The Tabernacle of Old Testament and Our Worship Today

In our daily devotions my husband and I have been reading the book of Exodus. It was interesting to me to see that when the Israelites were delivered from bondage in Egypt God chose to not lead them directly to the land He had promised them. Rather, he led them into the wilderness.

When Pharoah finlly let the people go, God did ot lead them along the main road that runs through Philistine terriroty, even though that was the shortest route to the Promised Land….God led them in a roundabout way through the wilderness toward the Red Sea. Exodus 13:17-18.

There, in the wilderness, God gave them two things they needed to become the nation He desired.

  • The Tabernacle – unifying symbol of God’s presence with principles of worship
  • The Tablet (Ten Commandments) – principles of God for personal practices of a godly life reflected in our behavior

Since much of the Old Testament is devoted to the Tabernacle I have decided to take a closer look at this structure and what it meant to the Israelites, what it might mean to us in our understanding of the importance of worship of God.

First thing that caught my attention was the preparation to build the Tabernacle.

  • Materials required: gold, silver, bronze, blue, purple and scarlet thread, fine linen, gemstones and more. Exodus 25:3-7
  • Voluntary offering: it was not demanded but rather was to be given by those “whose hearts are moved to offer them.” Exodus 25:1-2
  • Both men and women were involved in the giving and preparation. Exodus 35:22; 35:25-26
  • The leaders set the example in giving. Exodus 35:27-28
  • The Holy Spirit was present and filled the workmen. Exodus 35:31-35

Looking at what was involved in the preparation to build the Tabernacle, I thought how that applied to our attempts to be involved in the church today.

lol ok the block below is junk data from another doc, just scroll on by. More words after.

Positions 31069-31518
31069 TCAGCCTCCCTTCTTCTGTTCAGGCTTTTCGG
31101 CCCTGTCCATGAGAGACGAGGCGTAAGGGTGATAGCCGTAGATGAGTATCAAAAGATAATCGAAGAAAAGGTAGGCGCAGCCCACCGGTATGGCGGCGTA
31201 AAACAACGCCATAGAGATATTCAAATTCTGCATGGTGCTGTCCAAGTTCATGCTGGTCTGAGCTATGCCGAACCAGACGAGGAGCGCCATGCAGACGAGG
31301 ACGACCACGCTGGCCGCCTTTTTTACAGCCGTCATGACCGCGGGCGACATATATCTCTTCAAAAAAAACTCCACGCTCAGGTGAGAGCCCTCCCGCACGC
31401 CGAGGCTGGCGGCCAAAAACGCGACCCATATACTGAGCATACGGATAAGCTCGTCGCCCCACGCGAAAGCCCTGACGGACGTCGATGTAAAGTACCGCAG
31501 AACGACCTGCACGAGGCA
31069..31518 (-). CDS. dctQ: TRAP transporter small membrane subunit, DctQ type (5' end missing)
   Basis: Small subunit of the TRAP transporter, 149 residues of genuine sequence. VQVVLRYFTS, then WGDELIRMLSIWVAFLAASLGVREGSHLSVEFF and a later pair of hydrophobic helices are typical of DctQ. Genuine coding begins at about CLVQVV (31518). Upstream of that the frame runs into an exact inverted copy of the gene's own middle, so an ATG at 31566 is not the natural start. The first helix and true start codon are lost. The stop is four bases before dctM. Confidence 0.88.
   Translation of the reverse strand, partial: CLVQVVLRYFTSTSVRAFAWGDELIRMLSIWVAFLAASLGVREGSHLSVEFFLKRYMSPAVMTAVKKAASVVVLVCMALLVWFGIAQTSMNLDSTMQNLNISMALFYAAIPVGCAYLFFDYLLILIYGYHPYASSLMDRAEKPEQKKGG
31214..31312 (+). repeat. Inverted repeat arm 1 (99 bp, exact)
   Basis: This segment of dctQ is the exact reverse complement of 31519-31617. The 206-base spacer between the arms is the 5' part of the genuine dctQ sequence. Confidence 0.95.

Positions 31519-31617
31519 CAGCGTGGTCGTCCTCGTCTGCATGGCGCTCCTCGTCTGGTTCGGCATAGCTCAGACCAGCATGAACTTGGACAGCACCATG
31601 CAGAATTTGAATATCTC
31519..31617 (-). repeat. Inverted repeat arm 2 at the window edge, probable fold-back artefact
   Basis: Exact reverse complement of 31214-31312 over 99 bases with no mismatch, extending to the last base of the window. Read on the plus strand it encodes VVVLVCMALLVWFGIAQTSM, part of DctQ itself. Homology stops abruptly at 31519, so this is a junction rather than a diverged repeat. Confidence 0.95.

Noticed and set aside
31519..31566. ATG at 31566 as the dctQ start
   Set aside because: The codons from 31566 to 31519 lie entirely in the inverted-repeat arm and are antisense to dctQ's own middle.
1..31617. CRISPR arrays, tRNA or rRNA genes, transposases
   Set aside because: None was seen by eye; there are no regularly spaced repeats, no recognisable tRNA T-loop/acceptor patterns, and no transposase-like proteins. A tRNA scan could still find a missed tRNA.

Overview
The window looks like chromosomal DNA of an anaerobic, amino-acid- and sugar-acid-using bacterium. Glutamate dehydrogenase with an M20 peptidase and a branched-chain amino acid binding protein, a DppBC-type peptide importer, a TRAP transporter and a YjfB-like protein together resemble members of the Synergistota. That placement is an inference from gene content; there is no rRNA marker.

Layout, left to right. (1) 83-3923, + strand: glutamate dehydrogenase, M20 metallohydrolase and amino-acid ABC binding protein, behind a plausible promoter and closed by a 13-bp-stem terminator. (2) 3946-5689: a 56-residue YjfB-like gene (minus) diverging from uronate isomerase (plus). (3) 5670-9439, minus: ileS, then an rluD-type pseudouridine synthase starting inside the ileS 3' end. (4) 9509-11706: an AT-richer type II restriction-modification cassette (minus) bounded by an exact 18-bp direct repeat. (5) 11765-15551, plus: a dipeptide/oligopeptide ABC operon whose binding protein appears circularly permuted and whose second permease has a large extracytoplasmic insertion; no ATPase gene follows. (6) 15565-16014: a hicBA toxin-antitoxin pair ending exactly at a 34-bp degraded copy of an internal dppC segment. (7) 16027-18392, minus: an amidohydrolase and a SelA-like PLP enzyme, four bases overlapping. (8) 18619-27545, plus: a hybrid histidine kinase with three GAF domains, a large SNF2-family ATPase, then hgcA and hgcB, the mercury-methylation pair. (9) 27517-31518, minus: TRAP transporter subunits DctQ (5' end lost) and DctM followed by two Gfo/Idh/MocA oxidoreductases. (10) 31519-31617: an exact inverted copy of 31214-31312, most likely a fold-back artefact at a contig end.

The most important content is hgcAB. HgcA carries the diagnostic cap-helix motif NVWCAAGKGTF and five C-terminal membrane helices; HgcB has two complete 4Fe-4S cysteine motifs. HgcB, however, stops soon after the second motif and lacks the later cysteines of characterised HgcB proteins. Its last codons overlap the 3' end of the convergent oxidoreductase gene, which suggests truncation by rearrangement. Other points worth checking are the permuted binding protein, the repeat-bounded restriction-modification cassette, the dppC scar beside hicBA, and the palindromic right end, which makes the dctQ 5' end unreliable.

• As the materials required were things of great value, so should be our efforts for God. We should bring Him our best. Sadly, I fear we do not. Too often we spend our days working, playing, filling our time with our own needs/wants/desires. Then at the end of the day we fall into bed and quickly murmur a prayer to God. We often neglect gathering with the family of God to worship Him and encourage and be encouraged by others. We often give Him what is left of our time/talent/money after we have met all our wants/needs.
  • Yet our worship, our efforts for Him should never be done because it is demanded. It must come from a love of God.
  • Sadly, for years many have restricted women from fulfilling their God-given call. Yet we see Jesus often ministering to the women. It was a woman who carried the message of the Messiah to the Samarian village. It was a woman who Jesus first appeared to after His resurrection.
  • I am thankful that in my church our pastor sets an example of selfless service to others. But sadly we have often see ministers who have set themselves above the rest of God’s family.
  • The Holy Spirit was present in these men to make furniture, to build the Tabernacle. Again, we have often made the work of the Spirit to mean something “supernatural.” God often uses us in “natural” gifts like baking a meal for a family suffering illness, fixing a car for a single mother, babysitting to give a couple a night out. God’s Spirit is given for more everyday, ordinary people and we need to recognize this.

Why did God tell them to build the Tabernacle? What was His purpose?

Have the people of Israel build me a holy sanctuary so I can live among them. Exodus 25:8